Flow synthesis of hypercrosslinked polymers with additional microporosity that enhances CO2/N2 separation

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    Hypercrosslinked polymers (HCPs) are typically synthesised over 24 hour batch reactions, limiting productivity rates during scale-up production. Continuous flow synthesis can potentially overcome this limitation. However, the formation of insoluble HCP products, compounded by HCP expansion due to solvent adsorption during synthesis can clog flow reactors. Here, we overcome clogging issues through reactor design and optimisation of synthesis parameters. Using this reactor, we synthesised HCPs via internal, post-, and external crosslinking strategies underpinned by Friedel–Crafts alkylation over various synthesis parameters – residence time, substrate concentration, reagent ratio, and temperature. The space-time-yield (STY) values, a key parameter for productivity rates, of flow synthesis were 32–117 fold higher than those in batch reactions. HCPs produced via internal crosslinking in flow synthesis contained additional microporosity that enhanced CO2/N2 selectivity at 298 K by 850% when compared to HCPs produced in batch reactions. Outcomes from this work could enable high productivity scale-up production of HCPs for post-carbon capture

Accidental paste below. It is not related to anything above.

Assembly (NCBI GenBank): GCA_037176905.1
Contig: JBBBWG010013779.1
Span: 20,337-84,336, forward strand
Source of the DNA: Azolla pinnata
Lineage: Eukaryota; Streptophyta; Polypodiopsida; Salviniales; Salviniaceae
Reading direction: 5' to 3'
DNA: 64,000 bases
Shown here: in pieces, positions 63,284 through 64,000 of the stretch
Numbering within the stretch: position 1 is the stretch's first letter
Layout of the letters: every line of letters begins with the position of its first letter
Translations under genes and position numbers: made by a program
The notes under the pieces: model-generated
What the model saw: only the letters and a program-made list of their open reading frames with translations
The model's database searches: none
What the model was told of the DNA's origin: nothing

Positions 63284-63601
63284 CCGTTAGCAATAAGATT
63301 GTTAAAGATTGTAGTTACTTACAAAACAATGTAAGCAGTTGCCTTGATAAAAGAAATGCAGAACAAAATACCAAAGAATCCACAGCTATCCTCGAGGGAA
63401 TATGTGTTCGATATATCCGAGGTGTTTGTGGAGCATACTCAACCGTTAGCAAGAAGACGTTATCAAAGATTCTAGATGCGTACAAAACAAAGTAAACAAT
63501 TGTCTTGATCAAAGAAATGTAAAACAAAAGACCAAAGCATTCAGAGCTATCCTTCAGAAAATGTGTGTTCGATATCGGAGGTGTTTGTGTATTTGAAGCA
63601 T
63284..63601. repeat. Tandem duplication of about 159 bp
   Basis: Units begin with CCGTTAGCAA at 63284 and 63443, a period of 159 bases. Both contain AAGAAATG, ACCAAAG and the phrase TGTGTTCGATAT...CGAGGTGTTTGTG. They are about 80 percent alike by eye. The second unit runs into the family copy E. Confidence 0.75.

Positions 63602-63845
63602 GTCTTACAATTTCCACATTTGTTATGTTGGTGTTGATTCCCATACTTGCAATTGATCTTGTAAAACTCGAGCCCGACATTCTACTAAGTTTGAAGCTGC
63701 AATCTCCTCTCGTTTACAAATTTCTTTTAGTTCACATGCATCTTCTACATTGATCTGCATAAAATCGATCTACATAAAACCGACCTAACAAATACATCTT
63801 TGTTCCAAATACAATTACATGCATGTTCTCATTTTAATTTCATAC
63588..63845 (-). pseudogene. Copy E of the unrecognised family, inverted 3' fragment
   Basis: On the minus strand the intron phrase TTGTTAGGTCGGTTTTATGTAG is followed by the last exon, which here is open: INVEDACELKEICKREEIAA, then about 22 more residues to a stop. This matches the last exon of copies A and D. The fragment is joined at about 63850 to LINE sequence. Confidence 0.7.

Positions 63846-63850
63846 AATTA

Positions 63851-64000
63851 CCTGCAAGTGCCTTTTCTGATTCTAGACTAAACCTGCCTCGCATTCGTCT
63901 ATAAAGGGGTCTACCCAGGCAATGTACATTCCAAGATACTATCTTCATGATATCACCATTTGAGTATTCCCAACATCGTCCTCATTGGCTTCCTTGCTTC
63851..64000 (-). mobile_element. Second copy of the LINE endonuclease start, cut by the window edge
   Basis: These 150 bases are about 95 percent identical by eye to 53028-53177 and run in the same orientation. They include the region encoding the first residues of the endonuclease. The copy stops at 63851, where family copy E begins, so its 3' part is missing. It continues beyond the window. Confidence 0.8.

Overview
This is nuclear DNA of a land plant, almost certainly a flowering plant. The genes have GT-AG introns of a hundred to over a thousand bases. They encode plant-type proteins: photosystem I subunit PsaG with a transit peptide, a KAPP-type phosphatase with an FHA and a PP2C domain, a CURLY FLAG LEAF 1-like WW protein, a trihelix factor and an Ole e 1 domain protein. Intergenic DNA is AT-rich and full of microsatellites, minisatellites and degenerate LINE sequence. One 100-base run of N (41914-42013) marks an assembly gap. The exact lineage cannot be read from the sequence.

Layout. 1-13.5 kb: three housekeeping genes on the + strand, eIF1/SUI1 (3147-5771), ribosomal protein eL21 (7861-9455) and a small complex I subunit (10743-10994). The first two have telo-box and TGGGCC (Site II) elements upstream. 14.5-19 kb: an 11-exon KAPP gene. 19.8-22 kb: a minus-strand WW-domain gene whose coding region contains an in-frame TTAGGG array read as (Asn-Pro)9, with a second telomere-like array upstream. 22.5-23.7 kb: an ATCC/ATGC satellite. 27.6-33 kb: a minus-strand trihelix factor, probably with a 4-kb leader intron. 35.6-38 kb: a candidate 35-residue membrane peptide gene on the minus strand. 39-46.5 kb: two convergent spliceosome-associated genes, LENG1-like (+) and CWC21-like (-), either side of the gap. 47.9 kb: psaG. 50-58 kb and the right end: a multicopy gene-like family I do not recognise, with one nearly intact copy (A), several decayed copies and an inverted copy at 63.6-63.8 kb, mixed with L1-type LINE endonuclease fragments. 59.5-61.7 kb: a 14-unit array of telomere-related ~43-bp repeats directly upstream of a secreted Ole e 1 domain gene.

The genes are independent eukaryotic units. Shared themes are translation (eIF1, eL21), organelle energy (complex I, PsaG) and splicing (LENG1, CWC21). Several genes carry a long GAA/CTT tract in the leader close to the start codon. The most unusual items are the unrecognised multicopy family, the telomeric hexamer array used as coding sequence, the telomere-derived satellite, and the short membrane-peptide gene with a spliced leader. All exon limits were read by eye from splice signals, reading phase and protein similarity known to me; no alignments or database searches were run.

Heterometallic CeIII–FeIII–salicylate networks : models for corrosion mitigation of steel surfaces by the ′Green′ inhibitor, Ce(salicylate)3

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    The syntheses and structures of the novel Ce&ndash;Fe bimetallic complexes [{Fe(sal)2(bpy)}2Ce(NO3)(H2O)3]&middot;EtOH and [{Fe(sal)2(bpy)}4Ce2(H2O)11][salH]2&middot;EtOH&middot;3H2O (salH2 = salicylic acid) suggest Fe3+&ndash;sal2&minus; units and Ce&ndash;OC(R)O&ndash;Fe bridging contribute to the formation of corrosion inhibitive layers on steel surfaces exposed to [Ce(salH)3(H2O)].<br /

    Application of lanthanoid catalysts for the synthesis of Michler's hydride

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    A series of lanthanoid (Ln(3+)) based Lewis acid catalysts were investigated as alternatives to other metal based catalysts for the formation of Michler's hydride, 4,4'-methylenebis(N,N-dimethylaniline) (1). The lanthanoid based Lewis acid catalysts were superior to previously published catalysts resulting in formation of 4,4'-methylenebis(N, N-dimethylaniline) (1) and N,N-dimethyl- 4-(4-(methylamino)benzyl) aniline (2). If paraformaldehyde was added to the reaction only 4,4'-methylenebis(N,N-dimethylaniline) (1) was formed

    Novel Mercury Phosphanylamides

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    The definitive version may be found at www.wiley.comMarcus L. Cole, Glen B. Deacon, Peter C. Junk, Kristina Konstas and Peter W. Roesk

    Performance evaluation of CuBTC composites for room temperature oxygen storage

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    Oxygen is commonly separated from air using cryogenic liquefaction.</p